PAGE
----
As Kyunki Saas Bhi Kabhi Bahu Thi turns 20, a look at how it shaped Star India's profile, and that of Hindi TV
Sometime in February or March of 2000 Ekta Kapoor pitched the idea of a daily prime-time soap, Kyunki Saas Bhi Kabhi Bahu Thi. The idea: examine what happens when a daughter-in-law becomes a mother-in-law.
Kyunki Saas Bhi Kabhi Bahu Thi turned 20 on 3 July. In this excerpt from The Making of Star India: The Amazing Story of Rupert Murdoch's India Adventure, republished with permission from Penguin Random House India, author Vanita Kohli-Khandekar examines the show's impact on Indian television.
Ekta Kapoor made her first show for DD in the 1990s, when she was a teenager. Padosan was followed by Mano Ya Na Mano on Zee TV in 1995. Success came with Hum Paanch, a sitcom about a man with five daughters, which became a hit on Zee TV. Balaji Telefilms, the firm she set up with her mother Shobha Kapoor in 1994, was off to a good start. Television was expanding and there was a demand for show ideas and producers. As the daughter of Jeetendra, a top film star of the 1960s, Kapoor belonged to the world of content and loved it. She was making shows for channels across the country. Koshish: Ek Aasha, the struggle of the wife of a mentally challenged man, and Ghar Ek Mandir, a show she did in Tamil and then in Hindi, were all hugely successful.
‘But I wanted to do a daily prime-time soap opera and wasn’t getting the chance,’ remembers Kapoor, now in her early forties. Dailies were usually telecast in the afternoon and were meant for female audiences. The prime-time audience was the entire family; it still is. Somewhere in February or March of 2000 she met Nair and pitched the idea of a daily prime-time soap, Kyunki Saas Bhi Kabhi Bahu Thi. The idea: examine what happens when a daughter-in-law becomes a mother-in-law. When the tapes of the first four episodes landed in the Star office in June, ‘I told my programming team, “Don’t react to this, we are too intellectual”,’ laughs [Sameer] Nair.
Kyunki was bright, garish and over the top going by the standards of the shows airing those days.
‘Till 1998–99 Hindi television was still niche, SEC A [socioeconomic classification A or upper class] with shows like Saans, Kora Kagaz. It was about rich families, divorce. We had commissioned some shows like Rajdhani, a political thriller with Bobby Bedi, but not mass TV,’ says Tarun Katial, who was then part of the programming team at Star. He went on to become the CEO of Reliance Broadcast Network and later of Zee5, Zee’s online video brand.
Till then Hindi shows had a very upper-middle-class feel. The big hits were Tara, about a single woman’s struggles; Saans, about a broken marriage; and Banegi Apni Baat, a story of three sisters who are as different as can be, and the paths their lives take. These shows had realistic stories about people who were well educated and sought a solution through hard work and intelligence. This appealed to the audience till the late 1990s. This is because the homes cable TV reached were in buildings in Mumbai, Chennai and Bangalore and in upper-income housing colonies in Delhi, Pune and other cities.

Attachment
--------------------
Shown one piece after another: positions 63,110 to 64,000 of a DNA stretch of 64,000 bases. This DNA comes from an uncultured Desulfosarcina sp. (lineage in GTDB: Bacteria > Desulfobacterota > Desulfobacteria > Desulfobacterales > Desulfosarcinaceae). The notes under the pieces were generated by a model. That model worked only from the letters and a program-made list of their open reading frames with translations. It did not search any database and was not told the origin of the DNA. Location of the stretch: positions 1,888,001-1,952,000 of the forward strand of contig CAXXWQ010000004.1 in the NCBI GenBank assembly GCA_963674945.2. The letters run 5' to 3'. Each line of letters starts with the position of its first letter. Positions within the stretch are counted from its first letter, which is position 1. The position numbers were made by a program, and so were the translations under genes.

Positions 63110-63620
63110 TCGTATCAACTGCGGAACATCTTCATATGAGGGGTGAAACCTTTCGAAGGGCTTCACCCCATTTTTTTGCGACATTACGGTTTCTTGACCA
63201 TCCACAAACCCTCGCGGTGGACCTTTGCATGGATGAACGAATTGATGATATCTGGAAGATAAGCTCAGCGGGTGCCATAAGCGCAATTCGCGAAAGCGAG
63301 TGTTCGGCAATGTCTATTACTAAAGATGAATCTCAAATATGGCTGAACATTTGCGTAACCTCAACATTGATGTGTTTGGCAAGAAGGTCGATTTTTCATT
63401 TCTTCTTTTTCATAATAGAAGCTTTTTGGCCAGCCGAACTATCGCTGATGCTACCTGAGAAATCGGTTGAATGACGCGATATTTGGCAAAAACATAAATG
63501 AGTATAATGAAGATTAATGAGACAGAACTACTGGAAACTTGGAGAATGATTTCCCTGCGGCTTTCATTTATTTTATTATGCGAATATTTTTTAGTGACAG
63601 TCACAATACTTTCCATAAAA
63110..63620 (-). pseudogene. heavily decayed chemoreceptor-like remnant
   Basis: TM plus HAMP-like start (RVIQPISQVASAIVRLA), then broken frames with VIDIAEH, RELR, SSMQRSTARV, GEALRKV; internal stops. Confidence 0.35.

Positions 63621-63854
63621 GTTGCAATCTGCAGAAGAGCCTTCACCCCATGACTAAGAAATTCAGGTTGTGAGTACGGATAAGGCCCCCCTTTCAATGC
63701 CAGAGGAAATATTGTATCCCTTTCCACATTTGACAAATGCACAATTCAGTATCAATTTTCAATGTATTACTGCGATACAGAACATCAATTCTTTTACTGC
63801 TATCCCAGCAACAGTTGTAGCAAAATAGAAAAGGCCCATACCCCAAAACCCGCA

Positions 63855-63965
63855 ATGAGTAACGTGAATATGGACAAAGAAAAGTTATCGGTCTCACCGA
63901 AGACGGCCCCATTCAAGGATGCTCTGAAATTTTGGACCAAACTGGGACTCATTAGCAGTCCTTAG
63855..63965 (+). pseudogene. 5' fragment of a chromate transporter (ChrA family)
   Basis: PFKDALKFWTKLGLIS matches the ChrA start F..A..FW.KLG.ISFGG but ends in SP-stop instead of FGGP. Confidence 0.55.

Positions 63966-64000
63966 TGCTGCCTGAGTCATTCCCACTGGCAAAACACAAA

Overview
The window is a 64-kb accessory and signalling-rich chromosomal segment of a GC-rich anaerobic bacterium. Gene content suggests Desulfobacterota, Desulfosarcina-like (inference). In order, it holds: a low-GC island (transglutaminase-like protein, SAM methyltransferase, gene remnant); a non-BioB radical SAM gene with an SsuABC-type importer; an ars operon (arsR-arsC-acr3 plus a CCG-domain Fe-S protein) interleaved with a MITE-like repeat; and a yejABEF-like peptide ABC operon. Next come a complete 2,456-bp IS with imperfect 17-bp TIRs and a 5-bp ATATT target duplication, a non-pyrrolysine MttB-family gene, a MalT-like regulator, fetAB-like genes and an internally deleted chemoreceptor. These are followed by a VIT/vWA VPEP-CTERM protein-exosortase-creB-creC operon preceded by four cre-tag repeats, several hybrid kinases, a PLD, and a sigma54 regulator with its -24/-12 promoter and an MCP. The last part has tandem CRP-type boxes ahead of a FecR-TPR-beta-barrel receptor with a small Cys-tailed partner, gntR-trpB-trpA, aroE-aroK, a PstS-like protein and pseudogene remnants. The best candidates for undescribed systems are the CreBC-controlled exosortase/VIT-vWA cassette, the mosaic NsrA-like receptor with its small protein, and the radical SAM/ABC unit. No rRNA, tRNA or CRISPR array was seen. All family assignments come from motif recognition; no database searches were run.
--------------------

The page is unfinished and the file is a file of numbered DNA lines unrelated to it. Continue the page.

However, when KBC hit the screens, India was at a massive 33 million cable homes out of a total of 73 million TV families. In other words, just under half the 350 million people watching TV in India had access to cable TV. It was spreading to small towns, semi-urban areas, even metro slums. These shows were very good but did not have quite the mass appeal that, say, Indian films, our most popular form of entertainment, had.
It was this market that Tulsi Virani walked into at 10.30 pm on the same night that [Amitabh] Bachchan did in July [with Kaun Banega Crorepati].
The daughter-in-law of a typical Gujarati family, she lived with all its members under the same roof. Kyunki captured the politics of an Indian family with all its relatives, cousins, uncles and aunts thrown in. The women stood up for issues, they manipulated the men and used their seniority and relationships to get what they wanted. And they did all this while being impeccably dressed, be it in the kitchen or in bed. Kyunki was kitchen politics, family machinations and a fashion show all rolled in one. Think of Dynasty or Dallas, Indianise them with a large joint family, take out all the sex, add lots of colourful clothes and jewellery and you had Kyunki.
I started watching it sometime in September 2000 and continued to follow it for five years, maybe more, as did large parts of Hindi-speaking India. Kyunki touched something very deep, very basic in us — our insecurities as women in an Indian family and how these play out. In a few months it had overtaken KBC in ratings. In October 2000, Kahaani Ghar Ghar Kii, another daily soap opera from the Balaji stable, this one about a north Indian joint family, went on-air at 10 pm. It too became a hit.
Star quickly developed a vice-like grip on Indian audiences from 9 pm to 11 pm. Kapoor, now crowned the drama queen of India, continued to create a string of shows that featured strong female protagonists, up to shenanigans of one kind or the other. Invariably these shows started with the letter ‘K’, since she had become superstitious about the success of Kyunki and Kahaani. Soon Kasautii Zindagii Kay, Ssshhhh . . . Koi Hai among many others followed.
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